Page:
Majority of adblock users wont return to sites which disable adblockers: report

AdblockPublishers looking to use technology to circumvent adblockers without permission risk eroding trust and losing users, according to research YouGov, conducted on behalf of Adblock Plus maker Eyeo.

The survey of 2,000 UK online users, of which 878 have adblockers installed, found that 78 per cent of adblocking users would be unlikely to return to a website which disabled their adblocker without permission.

The act of navigating beyond an adblocker without permission would cause 68 per cent of adblocking users to be ‘very annoyed’ – with just two per cent saying they wouldn’t be annoyed at all. At the same time, 81 per cent of online users think it’s fair to use adblocking software when online, compared to only six per cent who think the opposite.

“The use of ad-blocking and ad-filtering technologies has become increasingly mainstream. Because of this, publishers and the ad industry, are actively looking for new ways to ensure their ads are seen without infringement. As a result, an entirely new group of software providers have emerged. Known as circumvention or ‘anti-adblocking’ it reinjects previously blocked adverts back onto the screen, forcing the user to see the advert despite having already stated their preference, by downloading an adblocker,” said Ben Williams, director of advocacy at Eyeo.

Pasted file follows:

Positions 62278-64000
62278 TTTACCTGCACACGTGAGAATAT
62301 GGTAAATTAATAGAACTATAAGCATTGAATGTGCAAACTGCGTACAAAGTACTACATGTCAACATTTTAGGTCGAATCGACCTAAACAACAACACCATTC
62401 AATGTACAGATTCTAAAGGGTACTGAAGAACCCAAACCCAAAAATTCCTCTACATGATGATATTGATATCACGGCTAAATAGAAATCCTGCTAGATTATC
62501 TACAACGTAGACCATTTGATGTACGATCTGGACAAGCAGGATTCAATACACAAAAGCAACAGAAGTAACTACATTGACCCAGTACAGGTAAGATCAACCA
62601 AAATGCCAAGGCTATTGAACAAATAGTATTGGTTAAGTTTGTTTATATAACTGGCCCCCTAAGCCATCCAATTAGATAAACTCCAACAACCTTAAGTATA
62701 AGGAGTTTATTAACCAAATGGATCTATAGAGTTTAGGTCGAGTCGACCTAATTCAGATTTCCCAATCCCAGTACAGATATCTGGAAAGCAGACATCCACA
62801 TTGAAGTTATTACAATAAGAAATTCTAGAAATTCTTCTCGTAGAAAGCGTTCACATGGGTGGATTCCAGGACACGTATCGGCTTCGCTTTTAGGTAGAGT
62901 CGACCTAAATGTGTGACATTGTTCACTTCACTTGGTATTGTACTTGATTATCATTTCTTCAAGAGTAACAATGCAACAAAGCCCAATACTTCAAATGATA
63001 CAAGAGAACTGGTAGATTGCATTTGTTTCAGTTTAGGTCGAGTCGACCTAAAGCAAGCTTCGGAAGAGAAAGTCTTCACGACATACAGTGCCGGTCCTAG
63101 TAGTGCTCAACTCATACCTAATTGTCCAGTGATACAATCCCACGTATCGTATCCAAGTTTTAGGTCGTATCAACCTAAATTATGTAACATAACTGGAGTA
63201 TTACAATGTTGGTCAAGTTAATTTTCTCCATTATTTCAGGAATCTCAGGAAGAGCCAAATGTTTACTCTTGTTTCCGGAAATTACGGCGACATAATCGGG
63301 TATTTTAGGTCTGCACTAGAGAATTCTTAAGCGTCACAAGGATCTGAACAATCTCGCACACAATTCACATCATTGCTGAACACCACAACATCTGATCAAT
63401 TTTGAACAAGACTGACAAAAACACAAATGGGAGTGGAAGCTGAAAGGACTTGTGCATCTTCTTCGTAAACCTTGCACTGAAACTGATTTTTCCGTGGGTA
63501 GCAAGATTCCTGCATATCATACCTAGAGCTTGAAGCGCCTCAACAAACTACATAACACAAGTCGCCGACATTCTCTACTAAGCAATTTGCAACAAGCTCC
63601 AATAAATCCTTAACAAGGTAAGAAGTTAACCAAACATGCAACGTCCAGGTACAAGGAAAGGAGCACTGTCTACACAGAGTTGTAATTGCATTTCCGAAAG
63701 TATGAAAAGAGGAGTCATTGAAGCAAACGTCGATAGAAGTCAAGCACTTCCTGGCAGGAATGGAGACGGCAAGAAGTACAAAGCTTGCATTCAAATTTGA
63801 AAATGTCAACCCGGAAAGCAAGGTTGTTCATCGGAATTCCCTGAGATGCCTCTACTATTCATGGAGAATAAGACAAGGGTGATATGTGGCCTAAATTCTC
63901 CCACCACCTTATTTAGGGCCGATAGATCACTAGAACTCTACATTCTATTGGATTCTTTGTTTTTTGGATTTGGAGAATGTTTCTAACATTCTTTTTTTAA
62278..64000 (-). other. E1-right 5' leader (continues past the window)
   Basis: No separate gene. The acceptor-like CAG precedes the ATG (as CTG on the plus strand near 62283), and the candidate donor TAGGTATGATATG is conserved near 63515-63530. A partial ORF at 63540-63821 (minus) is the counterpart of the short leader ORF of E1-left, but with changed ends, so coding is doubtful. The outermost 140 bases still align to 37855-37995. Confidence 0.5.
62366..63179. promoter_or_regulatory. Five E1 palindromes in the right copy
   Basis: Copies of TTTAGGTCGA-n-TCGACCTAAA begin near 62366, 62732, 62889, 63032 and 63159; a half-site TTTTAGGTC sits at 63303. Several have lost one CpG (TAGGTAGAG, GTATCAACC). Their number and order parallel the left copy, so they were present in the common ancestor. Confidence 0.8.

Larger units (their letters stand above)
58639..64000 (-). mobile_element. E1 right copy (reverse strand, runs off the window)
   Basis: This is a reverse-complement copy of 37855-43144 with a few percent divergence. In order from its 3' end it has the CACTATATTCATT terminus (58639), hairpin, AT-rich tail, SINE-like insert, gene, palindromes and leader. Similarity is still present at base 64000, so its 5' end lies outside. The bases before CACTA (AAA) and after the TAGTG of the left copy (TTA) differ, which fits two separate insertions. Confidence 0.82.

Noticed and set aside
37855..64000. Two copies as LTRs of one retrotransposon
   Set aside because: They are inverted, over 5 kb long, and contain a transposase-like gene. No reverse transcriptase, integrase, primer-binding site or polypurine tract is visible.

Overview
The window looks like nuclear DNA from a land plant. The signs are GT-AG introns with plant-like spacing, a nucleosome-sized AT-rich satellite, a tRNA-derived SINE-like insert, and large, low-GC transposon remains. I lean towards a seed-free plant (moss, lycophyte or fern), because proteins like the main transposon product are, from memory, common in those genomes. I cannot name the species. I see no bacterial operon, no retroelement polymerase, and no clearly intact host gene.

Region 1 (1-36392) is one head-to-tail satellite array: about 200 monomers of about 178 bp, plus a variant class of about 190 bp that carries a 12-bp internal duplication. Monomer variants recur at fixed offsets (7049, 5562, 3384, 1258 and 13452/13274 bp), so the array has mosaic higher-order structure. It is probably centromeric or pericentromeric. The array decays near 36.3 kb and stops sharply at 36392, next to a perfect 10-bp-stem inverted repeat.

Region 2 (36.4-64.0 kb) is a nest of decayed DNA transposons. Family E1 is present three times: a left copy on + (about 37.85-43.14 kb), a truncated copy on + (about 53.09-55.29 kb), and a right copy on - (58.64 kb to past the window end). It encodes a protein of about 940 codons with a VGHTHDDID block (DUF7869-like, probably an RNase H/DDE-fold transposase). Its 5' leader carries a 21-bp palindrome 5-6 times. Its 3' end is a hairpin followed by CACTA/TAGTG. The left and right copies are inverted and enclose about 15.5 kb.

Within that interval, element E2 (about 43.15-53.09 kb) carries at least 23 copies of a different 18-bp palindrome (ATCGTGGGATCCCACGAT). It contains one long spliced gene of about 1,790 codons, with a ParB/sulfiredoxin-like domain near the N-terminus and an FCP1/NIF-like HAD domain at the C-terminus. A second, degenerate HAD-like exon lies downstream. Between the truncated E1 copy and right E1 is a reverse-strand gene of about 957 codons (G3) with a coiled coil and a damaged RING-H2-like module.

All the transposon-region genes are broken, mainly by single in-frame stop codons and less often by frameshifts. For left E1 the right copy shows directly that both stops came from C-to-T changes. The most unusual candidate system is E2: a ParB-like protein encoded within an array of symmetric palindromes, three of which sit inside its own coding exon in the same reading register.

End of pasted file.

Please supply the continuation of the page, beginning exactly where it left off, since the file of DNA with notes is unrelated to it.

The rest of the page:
“For publishers, experimenting with different solutions to capture lost revenues, the use of circumvention technologies might look an easy option but, in fact, it is incredibly anti-user and will only create much distrust amongst audiences as our findings have shown. Historically, the notion that a ‘lack of awareness’ exists amongst online users towards the digital economy, has led to some parties adopting counter measures, such as circumvention technologies.

“People readily recognise the importance of advertising to a free internet and are willing to accept it. Transparency is critical and is why we are seeing ad-filtering replacing total ad-blocking; users stick around when left in control but feel ‘very annoyed’ when control is taken away from them.”